from the Iowa District Court for Hamilton County, James A.
Tjernagel appeals the district court's denial of her
motion to dismiss a criminal prosecution following a reversal
of her conviction and remand for a new trial.
Brandon J. Brown, Robert P. Montgomery, and Gina M. Messamer
of Parrish Kruidenier Dunn Boles Gribble Gentry Brown &
Bergmann, LLP, Des Moines, for appellant.
J. Miller, Attorney General, and Sheryl A. Soich, Assistant
Attorney General, for appellee.
Considered by Vaitheswaran, P.J., Mullins, J., and Mahan,
convicted Jill Tjernagel of second-degree sexual abuse.
Tjernagel appealed her conviction, raising the following
(1) trial counsel rendered ineffective assistance resulting
in prejudice by failing to object to (a) impermissible expert
testimony consisting of vouching for the credibility of the
victim, using statistics to imply guilt, profiling the
defendant, and giving information that was within the common
knowledge of the jurors, and (b) misconduct by the prosecutor
in soliciting expert vouching testimony; (2) the district
court erred in denying her motion for new trial based on her
claims of impermissible vouching testimony by expert
witnesses; (3) the jury wrongfully considered extraneous and
inaccurate information regarding punishment; (4) her rights
to compulsory process and due process were violated when the
district court quashed subpoenas for prosecutor testimony in
relation to her claims of prosecutorial misconduct; and (5)
cumulative evidentiary and constitutional errors violated her
rights to a fair trial and due process.
State v. Tjernagel, No. 15-1519, 2017 WL 108291, at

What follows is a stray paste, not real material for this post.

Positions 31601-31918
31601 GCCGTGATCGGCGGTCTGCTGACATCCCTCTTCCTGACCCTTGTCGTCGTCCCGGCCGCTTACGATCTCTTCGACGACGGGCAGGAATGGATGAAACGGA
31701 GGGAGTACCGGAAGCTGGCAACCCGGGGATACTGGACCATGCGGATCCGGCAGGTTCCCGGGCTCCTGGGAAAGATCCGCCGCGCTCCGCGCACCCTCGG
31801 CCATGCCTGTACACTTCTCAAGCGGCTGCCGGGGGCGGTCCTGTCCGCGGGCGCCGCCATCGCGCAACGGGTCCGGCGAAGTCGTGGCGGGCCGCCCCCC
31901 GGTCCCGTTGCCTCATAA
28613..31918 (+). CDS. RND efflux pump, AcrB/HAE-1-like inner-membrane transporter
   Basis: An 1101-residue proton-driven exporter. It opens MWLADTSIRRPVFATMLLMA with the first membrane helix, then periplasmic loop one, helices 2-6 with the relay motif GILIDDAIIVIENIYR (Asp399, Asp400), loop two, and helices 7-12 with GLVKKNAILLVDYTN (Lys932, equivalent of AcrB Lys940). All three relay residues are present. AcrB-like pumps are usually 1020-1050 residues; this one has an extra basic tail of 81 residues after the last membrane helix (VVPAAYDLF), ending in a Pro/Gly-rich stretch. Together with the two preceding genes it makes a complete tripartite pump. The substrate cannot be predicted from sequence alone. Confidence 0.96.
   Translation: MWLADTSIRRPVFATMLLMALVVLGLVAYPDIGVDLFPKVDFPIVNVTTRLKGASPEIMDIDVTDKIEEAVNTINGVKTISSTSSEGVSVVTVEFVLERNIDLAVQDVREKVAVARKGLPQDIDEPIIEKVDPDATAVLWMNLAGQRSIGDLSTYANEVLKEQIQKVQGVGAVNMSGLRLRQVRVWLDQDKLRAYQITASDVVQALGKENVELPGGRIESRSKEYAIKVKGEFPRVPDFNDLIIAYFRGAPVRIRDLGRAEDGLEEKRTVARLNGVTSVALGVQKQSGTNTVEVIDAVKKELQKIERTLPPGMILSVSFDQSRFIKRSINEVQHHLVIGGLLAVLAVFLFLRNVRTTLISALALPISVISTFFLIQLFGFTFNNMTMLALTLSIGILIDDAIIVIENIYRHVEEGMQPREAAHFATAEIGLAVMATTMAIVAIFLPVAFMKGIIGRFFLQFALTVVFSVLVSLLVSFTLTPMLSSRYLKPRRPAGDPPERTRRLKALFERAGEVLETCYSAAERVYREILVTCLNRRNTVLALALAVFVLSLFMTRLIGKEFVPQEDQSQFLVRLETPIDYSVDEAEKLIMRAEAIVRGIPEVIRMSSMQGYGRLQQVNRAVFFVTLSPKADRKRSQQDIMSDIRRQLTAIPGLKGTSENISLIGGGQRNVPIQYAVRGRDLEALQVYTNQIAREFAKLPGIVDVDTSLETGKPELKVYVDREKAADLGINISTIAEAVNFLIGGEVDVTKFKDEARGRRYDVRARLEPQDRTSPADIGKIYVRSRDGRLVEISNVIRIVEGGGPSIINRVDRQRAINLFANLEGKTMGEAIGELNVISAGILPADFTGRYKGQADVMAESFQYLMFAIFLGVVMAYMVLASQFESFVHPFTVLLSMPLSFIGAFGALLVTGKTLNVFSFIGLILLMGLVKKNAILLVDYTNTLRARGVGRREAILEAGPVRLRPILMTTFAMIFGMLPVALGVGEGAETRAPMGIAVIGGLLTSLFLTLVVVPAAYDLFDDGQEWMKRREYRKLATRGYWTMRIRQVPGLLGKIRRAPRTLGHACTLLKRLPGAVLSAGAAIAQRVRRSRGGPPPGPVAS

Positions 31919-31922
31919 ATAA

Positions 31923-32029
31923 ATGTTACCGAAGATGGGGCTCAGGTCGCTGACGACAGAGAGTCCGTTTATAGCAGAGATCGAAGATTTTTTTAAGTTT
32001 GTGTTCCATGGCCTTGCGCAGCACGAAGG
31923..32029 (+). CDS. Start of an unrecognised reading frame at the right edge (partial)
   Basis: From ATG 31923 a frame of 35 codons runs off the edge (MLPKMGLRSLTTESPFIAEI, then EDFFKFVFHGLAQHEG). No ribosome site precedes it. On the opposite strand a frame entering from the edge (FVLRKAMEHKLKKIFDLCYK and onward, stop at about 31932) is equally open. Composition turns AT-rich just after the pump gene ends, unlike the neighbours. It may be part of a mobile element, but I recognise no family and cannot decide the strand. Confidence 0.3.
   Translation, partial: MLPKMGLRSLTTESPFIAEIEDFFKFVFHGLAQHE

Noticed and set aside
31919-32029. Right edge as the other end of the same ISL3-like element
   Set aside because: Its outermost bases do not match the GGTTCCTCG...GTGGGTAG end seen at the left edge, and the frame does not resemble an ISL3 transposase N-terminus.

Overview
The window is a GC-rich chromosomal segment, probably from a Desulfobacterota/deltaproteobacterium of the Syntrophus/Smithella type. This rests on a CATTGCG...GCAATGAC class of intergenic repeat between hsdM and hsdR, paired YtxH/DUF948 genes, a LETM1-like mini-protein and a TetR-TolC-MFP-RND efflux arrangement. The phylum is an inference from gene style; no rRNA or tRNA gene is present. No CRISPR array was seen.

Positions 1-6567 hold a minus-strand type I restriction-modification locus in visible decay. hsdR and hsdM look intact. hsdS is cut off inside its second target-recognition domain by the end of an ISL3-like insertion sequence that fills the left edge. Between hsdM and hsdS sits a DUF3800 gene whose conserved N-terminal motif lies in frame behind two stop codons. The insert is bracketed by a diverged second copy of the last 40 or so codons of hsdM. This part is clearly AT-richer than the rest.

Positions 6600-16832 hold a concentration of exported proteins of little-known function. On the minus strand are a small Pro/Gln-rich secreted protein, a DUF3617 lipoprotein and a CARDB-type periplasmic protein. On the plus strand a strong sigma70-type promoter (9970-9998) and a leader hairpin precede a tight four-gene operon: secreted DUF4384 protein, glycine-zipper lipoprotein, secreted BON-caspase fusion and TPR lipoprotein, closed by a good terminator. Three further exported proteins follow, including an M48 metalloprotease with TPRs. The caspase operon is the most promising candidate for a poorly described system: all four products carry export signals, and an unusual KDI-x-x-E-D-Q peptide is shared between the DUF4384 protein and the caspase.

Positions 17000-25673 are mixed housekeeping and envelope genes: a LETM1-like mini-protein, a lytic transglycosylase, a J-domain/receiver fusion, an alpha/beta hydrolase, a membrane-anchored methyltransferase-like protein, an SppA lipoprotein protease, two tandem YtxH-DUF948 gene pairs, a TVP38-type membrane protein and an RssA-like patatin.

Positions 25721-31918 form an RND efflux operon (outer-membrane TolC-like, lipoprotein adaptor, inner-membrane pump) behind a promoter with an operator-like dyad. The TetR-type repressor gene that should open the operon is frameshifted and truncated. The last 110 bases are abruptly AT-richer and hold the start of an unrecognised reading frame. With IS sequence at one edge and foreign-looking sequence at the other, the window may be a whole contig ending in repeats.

*1 (Iowa Ct. App. Jan. 11, 2017). A panel of this court
concluded Tjernagel's trial counsel did not render
"ineffective assistance in failing to object to the
expert witnesses' testimony based on claims the experts
used statistics at trial, profiled Tjernagel as a sex
offender, or testified about topics within the common
knowledge of the jurors." Id. at *10. However,
we found Tjernagel's trial counsel rendered ineffective
assistance in failing to object to statements made by expert
witnesses vouching for the alleged victim's credibility
and truthfulness. Id. "We [did] not reach
Tjernagel's other claims." Id. We reversed
Tjernagel's conviction and remanded the matter for a new
trial. Id. Although Tjernagel raised several grounds
for relief in her first appeal, the only relief sought was a
new trial. We granted a new trial and did not need to reach
any other grounds in order to resolve the appeal.
remand, Tjernagel filed a pretrial motion to dismiss in which
she contended the State committed prosecutorial misconduct by
eliciting the vouching testimony and a second trial should
therefore be barred by the double jeopardy provision of the
Iowa Constitution. The double jeopardy issue was not raised
in her first appeal. In her motion and supporting brief,
Tjernagel requested subpoenas for the purpose of examining
the prosecutors in an evidentiary hearing.
this court did not reach the prosecutorial-misconduct issue
on direct appeal, the district court viewed Tjernagel's
motion as a request "to amend, enlarge, correct, or
otherwise modify" this court's decision. The court
stated the "threshold question" was whether it
"has the authority or jurisdiction to consider an issue
the appeals court did not reach." Ultimately, the
district court declined to consider the merits of the motion,
reasoning that our appellate ruling mandated a new trial and
it was therefore "without authority or jurisdiction to
grant the defense motion." In response to
Tjernagel's subsequent motion to reconsider, the district
If the Court of Appeals had wanted the trial court to hold a
hearing in which the prosecutor is subpoenaed and examined
and in which the defense would be allowed to make an
evidentiary record on prosecutorial misconduct, then the
Court of Appeals would have, could have and should have
remanded with those explicit instructions. For whatever
reasons, the Court of Appeals chose not to remand with those
directions. Instead, the Court of Appeals provided this court
with one simple direction: to retry the defendant.
court therefore denied the motion to dismiss.
supreme court ultimately granted Tjernagel's subsequent
application for discretionary review, stayed the proceedings
in the district court, and transferred the matter to this
court for resolution. Our review is for correction of errors
at law. State v. Dixon, 534 N.W.2d 435, 438 (Iowa